Buried in a new Congressional Budget Office report is the revelation that the CBO now thinks federal student loans will add $35 billion more to the deficit in the next ten years than it previously thought. “The Budget and Economic Outlook: Fiscal Years 2013 to 2023,” released this week, details the changes in the CBO’s … Continue reading Student Loans to Cost at Least $35 Billion More Than Expected

A Proposal to Let Bankruptcy Discharge Private Student Loans

A Wall Street Journal editorial today took a very negative view–rightly, in my opinion–of President Obama’s proposal to let student borrowers discharge private student loans through bankruptcy. By law, repayment of federally guaranteed loans cannot be avoided this way. But the Journal wrote: “If there’s not a great outcry over letting borrowers stiff private lenders, eventually … Continue reading A Proposal to Let Bankruptcy Discharge Private Student Loans

National Review Fumbles on Student Loans

Over at NRO yesterday Jay Hallen proposed a few solutions to easing the student-loan bubble. Though his impulses are correct his recommendations fall flat. Hallen first proposes that the Department of Education move to a “risk-based pricing” system in which it would consider a student’s high-school GPA or intended major in determining the loan price. … Continue reading National Review Fumbles on Student Loans

Cheaper Student Loans–A Bad Idea Whose Time Has Come

When Victor Hugo claimed that all the world’s armies are powerless against an idea whose time has come, he probably had in mind good ideas. But the time can come for a bad idea also. Low-cost student loans, embraced by President Obama, Governor Romney, and Congressional leaders of both parties, is a bad idea. StudentsContinue reading Cheaper Student Loans–A Bad Idea Whose Time Has Come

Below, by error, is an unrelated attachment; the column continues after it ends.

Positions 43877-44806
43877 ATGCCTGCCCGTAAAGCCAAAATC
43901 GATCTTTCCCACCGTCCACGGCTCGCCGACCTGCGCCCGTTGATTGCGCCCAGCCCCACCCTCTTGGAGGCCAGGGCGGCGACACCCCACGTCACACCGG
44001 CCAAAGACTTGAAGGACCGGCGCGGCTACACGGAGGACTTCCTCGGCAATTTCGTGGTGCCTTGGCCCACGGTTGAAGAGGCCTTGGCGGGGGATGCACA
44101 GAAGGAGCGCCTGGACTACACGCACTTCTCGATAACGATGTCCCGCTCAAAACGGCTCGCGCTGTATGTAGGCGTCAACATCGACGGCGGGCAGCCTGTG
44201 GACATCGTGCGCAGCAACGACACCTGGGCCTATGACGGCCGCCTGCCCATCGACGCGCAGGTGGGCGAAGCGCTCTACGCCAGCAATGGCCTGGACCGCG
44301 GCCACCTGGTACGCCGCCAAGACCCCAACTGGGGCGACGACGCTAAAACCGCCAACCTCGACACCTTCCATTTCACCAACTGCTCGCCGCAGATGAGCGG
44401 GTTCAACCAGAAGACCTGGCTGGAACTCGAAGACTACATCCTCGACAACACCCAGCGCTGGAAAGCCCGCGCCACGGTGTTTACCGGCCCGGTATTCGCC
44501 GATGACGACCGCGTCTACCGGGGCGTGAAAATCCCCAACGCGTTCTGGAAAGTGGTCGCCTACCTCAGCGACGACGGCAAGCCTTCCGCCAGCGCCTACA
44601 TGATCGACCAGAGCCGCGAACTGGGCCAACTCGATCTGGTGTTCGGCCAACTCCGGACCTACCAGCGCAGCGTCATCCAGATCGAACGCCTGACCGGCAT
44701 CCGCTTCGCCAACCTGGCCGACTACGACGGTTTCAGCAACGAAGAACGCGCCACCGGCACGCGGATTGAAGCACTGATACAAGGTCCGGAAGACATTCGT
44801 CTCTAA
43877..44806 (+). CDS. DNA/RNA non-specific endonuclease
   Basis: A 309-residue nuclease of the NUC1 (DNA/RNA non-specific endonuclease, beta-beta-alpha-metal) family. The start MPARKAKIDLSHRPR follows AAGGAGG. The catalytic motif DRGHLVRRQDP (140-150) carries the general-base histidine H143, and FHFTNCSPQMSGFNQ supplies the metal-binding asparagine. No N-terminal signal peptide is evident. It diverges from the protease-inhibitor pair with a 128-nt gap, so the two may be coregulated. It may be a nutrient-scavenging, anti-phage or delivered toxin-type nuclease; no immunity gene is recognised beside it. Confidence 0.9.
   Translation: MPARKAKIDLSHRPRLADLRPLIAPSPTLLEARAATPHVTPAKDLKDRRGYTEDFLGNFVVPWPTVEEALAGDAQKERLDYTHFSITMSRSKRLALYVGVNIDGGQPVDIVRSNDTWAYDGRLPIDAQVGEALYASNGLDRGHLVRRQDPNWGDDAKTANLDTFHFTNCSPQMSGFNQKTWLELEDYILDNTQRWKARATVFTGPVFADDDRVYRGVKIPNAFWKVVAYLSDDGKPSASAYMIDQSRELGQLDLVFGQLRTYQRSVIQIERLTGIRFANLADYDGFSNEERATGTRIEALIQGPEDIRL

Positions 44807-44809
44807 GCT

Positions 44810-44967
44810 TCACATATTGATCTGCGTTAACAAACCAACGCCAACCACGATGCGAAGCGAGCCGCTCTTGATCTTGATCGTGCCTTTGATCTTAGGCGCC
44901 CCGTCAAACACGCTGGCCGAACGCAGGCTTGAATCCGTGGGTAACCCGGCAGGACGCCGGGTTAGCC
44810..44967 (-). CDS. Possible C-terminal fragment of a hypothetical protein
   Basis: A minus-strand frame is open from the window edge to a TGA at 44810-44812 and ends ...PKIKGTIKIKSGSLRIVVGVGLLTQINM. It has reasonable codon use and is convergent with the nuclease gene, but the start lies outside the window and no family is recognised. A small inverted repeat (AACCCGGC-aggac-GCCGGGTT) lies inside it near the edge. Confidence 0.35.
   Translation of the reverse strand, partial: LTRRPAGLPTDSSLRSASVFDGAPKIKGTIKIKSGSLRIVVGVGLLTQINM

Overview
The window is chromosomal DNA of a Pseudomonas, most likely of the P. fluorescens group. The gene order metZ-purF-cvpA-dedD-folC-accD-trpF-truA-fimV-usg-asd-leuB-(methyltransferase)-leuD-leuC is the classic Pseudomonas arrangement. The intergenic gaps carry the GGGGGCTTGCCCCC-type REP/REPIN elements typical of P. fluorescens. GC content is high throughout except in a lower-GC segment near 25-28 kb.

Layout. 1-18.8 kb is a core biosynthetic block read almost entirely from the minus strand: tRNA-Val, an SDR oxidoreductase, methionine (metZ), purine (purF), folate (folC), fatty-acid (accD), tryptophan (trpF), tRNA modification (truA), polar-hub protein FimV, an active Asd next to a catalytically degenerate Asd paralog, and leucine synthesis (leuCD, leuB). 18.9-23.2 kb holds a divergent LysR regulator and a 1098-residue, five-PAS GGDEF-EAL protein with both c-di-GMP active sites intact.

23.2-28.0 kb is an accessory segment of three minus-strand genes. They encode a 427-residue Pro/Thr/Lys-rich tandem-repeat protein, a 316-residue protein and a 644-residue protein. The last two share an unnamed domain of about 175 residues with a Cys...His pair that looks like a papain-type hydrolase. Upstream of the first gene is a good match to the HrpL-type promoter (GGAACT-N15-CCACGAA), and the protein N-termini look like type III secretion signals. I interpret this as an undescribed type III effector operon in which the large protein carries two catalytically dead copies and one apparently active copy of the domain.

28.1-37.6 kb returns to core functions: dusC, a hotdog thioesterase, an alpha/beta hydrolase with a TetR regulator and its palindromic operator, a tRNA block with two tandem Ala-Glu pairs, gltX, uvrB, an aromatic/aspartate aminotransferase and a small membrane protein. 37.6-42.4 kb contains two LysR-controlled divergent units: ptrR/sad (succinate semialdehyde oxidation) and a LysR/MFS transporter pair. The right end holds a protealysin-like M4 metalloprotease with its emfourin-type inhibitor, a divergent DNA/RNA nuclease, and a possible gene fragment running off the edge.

Those Accountability Rules for Student Loans

This past Monday, the Department of Education proposed “gainful employment” rules that will regulate postsecondary vocational programs, primarily those offered by for-profit colleges, on the basis of their graduates’ ability to pay back their federal student loans. Proponents of higher education reform should welcome this move, but not because it targets unscrupulous actors in the … Continue reading Those Accountability Rules for Student Loans

Another Pitfall for Student Loans

In a recent article for Career College Central, I discuss the negative implications of the Department of Education’s (ED) proposal to alter the gainful employment rule to restrict the amount of money that a student could borrow by program of study and expected entry level occupational earnings. I identified three major flaws with the proposal. … Continue reading Another Pitfall for Student Loans

Alas, the Feds Take Over Student Loans

As an observer of the national political scene for over a half of a century, and as a former employee of the U.S. Senate, I have seen a lot of political sleaze and chicanery. But nothing tops what happened as the Congress, using a relatively arcane procedure designed to correct spending excesses in budget bills, … Continue reading Alas, the Feds Take Over Student Loans

Those Disastrous Student Loans

Alan Michael Collinge is back in his gadfly role agitating against the student loan industry. Collinge is the author of last year’s The Student Loan Scam: The Most Oppressive Debt in U.S. History—and How We Can Fight Back (Beacon Press) and founder of the website studentloanjustice.org, dedicated to, among other things restoring the bankruptcy protection … Continue reading Those Disastrous Student Loans

Waste And Folly In Student Loans